Cutting Pattern

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CUTTING PATTERN TO MOTHER OF PEARL

Now comes the fun part of getting your cutting pattern onto the mother of pearl blanks.  Gibson in the pre-war days had thin metal zinc plated scribe inlay templates for each inlay design and placed the template onto the mother of pearl blank and scribed around the template with a small metal scribe and later inked the scribed lines in which is a hard way to do it.  I expect if one was use to cutting to the thin scribed line since it would be much thinner than the actual width of the jewelers saw blade, one could cut a very accurate pattern.  I have seen some pre-war wreath patterns enlarged four or five times that were still nearly perfect;  however there were many that were cut crude by my own standard!  The zinc pattern method that Gibson used to transfer a pattern to the mother of pearl blanks was related to me by George Hall in the early 1970s, a Gibson pre-war employee from 1927 thru 1933 which I mention in the Biography webpage.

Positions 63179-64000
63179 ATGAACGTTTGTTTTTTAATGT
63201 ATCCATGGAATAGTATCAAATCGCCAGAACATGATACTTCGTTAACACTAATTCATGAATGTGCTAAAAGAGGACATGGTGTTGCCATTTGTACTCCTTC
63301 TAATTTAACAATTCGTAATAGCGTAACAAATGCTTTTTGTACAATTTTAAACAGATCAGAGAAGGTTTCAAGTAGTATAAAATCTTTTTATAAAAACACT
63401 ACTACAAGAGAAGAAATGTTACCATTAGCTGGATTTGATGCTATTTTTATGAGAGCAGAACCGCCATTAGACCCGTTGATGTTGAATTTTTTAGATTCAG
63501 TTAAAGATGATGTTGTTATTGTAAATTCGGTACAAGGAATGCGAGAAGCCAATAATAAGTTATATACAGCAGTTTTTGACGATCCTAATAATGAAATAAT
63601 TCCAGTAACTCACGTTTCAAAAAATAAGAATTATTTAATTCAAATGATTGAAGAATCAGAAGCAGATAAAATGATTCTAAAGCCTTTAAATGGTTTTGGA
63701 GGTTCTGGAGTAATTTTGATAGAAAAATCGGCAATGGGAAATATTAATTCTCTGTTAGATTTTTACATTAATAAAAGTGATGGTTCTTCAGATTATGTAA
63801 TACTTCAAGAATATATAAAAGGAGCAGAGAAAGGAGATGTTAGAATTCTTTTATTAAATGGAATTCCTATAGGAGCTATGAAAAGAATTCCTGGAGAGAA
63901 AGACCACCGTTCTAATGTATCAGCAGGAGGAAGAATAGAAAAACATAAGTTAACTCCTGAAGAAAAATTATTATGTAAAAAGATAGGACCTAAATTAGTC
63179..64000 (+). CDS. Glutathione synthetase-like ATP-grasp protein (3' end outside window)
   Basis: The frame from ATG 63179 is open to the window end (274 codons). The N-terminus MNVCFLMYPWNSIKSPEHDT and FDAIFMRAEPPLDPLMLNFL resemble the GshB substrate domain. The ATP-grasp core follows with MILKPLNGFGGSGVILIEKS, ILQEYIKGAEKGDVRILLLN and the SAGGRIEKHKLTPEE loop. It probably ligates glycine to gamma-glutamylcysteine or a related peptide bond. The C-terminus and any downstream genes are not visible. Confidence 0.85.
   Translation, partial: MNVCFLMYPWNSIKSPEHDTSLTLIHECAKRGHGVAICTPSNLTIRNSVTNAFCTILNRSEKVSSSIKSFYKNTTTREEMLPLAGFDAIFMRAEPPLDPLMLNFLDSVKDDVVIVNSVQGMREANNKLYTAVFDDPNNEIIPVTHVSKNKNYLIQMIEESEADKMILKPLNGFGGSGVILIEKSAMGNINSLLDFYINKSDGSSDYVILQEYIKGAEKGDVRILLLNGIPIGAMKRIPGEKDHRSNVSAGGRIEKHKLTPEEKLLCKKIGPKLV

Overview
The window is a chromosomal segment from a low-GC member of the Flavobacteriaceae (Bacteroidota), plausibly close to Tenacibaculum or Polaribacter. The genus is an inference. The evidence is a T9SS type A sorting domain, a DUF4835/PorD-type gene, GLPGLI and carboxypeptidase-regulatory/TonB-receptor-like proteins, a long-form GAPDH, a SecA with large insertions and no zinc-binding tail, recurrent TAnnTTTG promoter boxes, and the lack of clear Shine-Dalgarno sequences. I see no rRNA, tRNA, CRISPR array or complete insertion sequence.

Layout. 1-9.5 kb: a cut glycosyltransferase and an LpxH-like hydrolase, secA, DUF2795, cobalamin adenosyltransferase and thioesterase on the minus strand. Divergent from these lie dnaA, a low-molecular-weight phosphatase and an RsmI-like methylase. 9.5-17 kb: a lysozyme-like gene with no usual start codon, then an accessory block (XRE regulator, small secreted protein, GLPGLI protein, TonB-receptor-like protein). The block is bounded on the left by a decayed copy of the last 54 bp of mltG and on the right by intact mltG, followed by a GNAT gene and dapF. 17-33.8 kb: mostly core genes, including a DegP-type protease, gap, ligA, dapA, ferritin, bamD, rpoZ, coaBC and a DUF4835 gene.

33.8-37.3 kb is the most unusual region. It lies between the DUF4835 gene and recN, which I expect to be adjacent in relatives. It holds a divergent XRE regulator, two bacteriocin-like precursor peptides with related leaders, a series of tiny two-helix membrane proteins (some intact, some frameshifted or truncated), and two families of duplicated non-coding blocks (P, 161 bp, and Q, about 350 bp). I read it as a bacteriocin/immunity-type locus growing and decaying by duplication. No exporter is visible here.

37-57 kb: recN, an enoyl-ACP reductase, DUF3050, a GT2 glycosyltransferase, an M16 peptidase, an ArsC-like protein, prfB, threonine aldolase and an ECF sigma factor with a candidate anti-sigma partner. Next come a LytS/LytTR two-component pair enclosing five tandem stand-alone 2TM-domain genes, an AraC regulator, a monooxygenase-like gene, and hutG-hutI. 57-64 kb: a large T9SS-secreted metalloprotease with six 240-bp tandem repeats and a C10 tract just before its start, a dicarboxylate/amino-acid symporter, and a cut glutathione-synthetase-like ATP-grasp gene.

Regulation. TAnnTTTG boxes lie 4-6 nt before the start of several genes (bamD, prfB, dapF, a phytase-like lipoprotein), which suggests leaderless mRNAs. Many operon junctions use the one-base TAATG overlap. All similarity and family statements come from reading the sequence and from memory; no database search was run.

In my case, the Porter method, I have a true to scale printed pattern of my Flaming Claw design which has both the fingerboard and peghead inlay patterns and an identical to scale pattern to use when cutting the peghead and fingerboard material to receive the precut inlays.   The first step is to cut around each printed inlay design with a pair of scissors leaving enough black background edge to facilitate cutting next to the white pattern (actual inlay shape).   After years of cutting inlays, I could easily maneuver the material into the saw blade cutting to the edge of the white pattern without any real conscious effort...it just happened being second nature so to speak.  I  will discuss the mechanics of cutting later on.  The above master pattern was cut using this same technique except I stacked and glued two pieces of mother of pearl material together to cut a matching right and left pattern and later photographed and printed the cut inlays for a master pattern to print from.  This technique of stacking multiple inlays does not work for the actual cutting of the inlay for fingerboards since you need the backing to facilitate inlaying the fingerboard, unless you route the cavity.  I have NEVER seen a Gibson pre-war banjo fingerboard that was cannibalized that did not have the exact matching substrate material glued to the inlay pattern  which tells me that they did not stack multiple fingerboard inlay pieces; however, it would be possible to stack multiple banjo headstock inlays since Gibson did not use a backing substrate when inlaying the pegheads due to the veneer thickness being about the same thickness as the inlays, but I do not believe they cut stacked inlay material from my personal experience of cutting inlays off an on for over four (4) decades due to the difficulty of cutting the inlays,  the distortion between the top and bottom pieces in a production environment and you can only stack so much material due to the stroke or cutting length of the machine that holds the standard jewelers saw blade.